This article is part of our "Best Stocks for 2011" series where our Foolish writers pick their top stocks ideas for the year ahead. Click here to see a review of last year's picks and our 12 recommendations for the year ahead.
In the form it's in when first pumped out of the ground, oil is pretty useless. As it's refined into products like gasoline, heating oil, asphalt, and other petrochemicals, however, it becomes some of the most useful stuff on Earth.
Refiners -- the companies that make oil useful -- play a critical role in that value chain. None are better poised for success in 2011 than North America's biggest independent refiner, Valero
Better than integrated majors?
2010 was a great year for the integrated oil giants. Other than BP
And while there's every reason to believe that those integrated oil giants will continue to be tremendously profitable, these days their growth is largely tied to the price of oil. With oil in the $90s per barrel and fuel stocks near long-term highs, you have to ask yourself where future oil price growth will come from. Aside from speculation on the falling dollar, there's little fundamentally holding up the price of oil.
The thing about refiners like Valero, though, is that their profits are tethered to what's known as the crack spread, rather than the raw price of oil itself. And that spread seems to have essentially returned to normal, after the beating it took in the fourth quarters of 2008 and 2009. In essence, now that the bulk of that expensive downsizing is behind them, refiners are well-positioned to handsomely profit, no matter what the price of oil itself does.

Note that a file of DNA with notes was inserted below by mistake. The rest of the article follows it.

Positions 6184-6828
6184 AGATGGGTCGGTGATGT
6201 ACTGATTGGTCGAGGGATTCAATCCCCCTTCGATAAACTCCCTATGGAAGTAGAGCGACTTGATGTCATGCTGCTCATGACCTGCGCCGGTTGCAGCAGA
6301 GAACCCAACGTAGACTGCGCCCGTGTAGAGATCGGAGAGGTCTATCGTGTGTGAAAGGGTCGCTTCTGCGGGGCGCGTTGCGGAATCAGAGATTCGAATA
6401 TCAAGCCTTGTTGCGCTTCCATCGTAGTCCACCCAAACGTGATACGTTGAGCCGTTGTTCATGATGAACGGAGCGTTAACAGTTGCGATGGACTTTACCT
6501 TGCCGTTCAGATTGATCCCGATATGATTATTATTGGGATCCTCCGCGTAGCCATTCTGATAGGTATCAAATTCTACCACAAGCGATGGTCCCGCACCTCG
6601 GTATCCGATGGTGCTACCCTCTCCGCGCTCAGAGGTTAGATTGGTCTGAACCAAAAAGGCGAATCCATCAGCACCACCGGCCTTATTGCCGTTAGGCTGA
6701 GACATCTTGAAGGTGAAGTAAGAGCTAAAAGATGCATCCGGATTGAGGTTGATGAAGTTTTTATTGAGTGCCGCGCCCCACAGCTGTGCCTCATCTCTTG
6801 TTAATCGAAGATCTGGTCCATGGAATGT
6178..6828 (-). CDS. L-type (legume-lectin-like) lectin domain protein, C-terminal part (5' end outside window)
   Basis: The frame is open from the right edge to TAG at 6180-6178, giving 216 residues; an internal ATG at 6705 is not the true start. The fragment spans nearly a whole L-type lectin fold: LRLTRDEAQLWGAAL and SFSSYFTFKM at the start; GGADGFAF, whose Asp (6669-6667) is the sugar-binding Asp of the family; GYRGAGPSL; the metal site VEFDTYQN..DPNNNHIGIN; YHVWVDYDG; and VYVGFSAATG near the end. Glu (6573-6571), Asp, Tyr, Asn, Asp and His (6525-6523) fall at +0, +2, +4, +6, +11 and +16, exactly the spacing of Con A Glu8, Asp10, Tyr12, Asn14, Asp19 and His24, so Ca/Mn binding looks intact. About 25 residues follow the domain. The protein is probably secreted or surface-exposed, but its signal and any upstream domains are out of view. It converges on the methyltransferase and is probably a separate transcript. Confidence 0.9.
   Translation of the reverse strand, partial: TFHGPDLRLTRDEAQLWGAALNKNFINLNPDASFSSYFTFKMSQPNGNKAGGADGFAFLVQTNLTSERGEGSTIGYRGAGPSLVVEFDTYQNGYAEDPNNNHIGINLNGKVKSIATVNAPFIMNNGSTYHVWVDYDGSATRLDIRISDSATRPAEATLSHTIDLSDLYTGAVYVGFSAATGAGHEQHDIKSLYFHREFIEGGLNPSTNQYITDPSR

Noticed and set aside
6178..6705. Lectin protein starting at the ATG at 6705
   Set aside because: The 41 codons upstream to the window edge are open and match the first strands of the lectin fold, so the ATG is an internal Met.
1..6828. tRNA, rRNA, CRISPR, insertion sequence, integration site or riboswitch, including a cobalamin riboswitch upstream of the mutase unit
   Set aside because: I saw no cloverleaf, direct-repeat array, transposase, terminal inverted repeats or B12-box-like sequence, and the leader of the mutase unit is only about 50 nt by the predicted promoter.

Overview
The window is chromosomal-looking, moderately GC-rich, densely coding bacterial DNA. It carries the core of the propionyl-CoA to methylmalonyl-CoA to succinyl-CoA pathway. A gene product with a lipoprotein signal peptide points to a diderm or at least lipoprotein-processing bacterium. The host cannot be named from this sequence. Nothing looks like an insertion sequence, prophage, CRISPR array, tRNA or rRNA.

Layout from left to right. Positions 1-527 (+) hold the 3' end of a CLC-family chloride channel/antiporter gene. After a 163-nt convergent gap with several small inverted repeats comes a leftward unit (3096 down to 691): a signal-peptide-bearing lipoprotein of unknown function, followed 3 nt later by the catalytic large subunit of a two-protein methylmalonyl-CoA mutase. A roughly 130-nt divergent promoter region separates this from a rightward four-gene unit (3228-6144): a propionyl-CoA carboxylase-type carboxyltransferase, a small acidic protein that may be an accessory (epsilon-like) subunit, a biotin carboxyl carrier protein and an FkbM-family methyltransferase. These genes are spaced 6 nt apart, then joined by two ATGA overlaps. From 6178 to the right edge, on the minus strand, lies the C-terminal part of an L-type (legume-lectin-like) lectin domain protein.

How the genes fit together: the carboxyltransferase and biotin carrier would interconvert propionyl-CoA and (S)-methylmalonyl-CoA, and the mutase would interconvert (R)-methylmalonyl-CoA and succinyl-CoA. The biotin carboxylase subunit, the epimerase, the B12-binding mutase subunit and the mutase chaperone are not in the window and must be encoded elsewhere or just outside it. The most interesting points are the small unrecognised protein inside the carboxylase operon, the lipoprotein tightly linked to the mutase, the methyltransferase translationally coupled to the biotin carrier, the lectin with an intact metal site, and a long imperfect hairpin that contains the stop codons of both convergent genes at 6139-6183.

Better than any other stock?
Like it or not, the world still runs on refined oil products. That's not going to change any time soon. And in a world where even major oil producers like Saudi Arabia need to import refined oil products like gasoline, wouldn't you want to own one of the biggest and best refiners out there?
What sets Valero apart in the refining business is something called "refinery complexity," where it tends to be near or at the head of its class. Its more complex refineries are able to handle lower-grade crude oil, which allows them to further improve their profitability when the spread between high- and low-grade oil increases.
On top of that advantage in oil refining, Valero is responding to new mandates for increased ethanol usage by aggressively buying ethanol production capacity. No matter what you may think of the true utility of increased ethanol, it is the law of the land. Along with Archer Daniels Midland
Whether it's the energy demands of today's economy or the actual regulations driving the rules of the road for tomorrow, Valero is well-positioned to shine from an operational perspective.
From a financial perspective, it wasn't that long ago that Valero's stock traded hands for more than $77 a stub, which may have been a bit "irrationally exuberant." At today's prices closer to $23 a share and around 11 times next year's expected earnings, it's a fundamentally strong business available at an attractive price. And even if the expected turnaround fizzles, at a price-to-book ratio of around 0.84, there's a decent margin of safety priced into its shares.
When looking for the best stock to own, is there really any more that you could ask for?
Which is the best stock for 2011? See all 12 candidates here.
At the time of publication, Fool contributor Chuck Saletta did not directly own shares of any company mentioned in this article, but his wife owned shares of Valero. Chevron is a Motley Fool Income Investor recommendation. The Fool owns shares of ExxonMobil. Try any of our Foolish newsletter services free for 30 days.
We Fools may not all hold the same opinions, but we all believe that considering a diverse range of insights makes us better investors. The Motley Fool has a disclosure policy.
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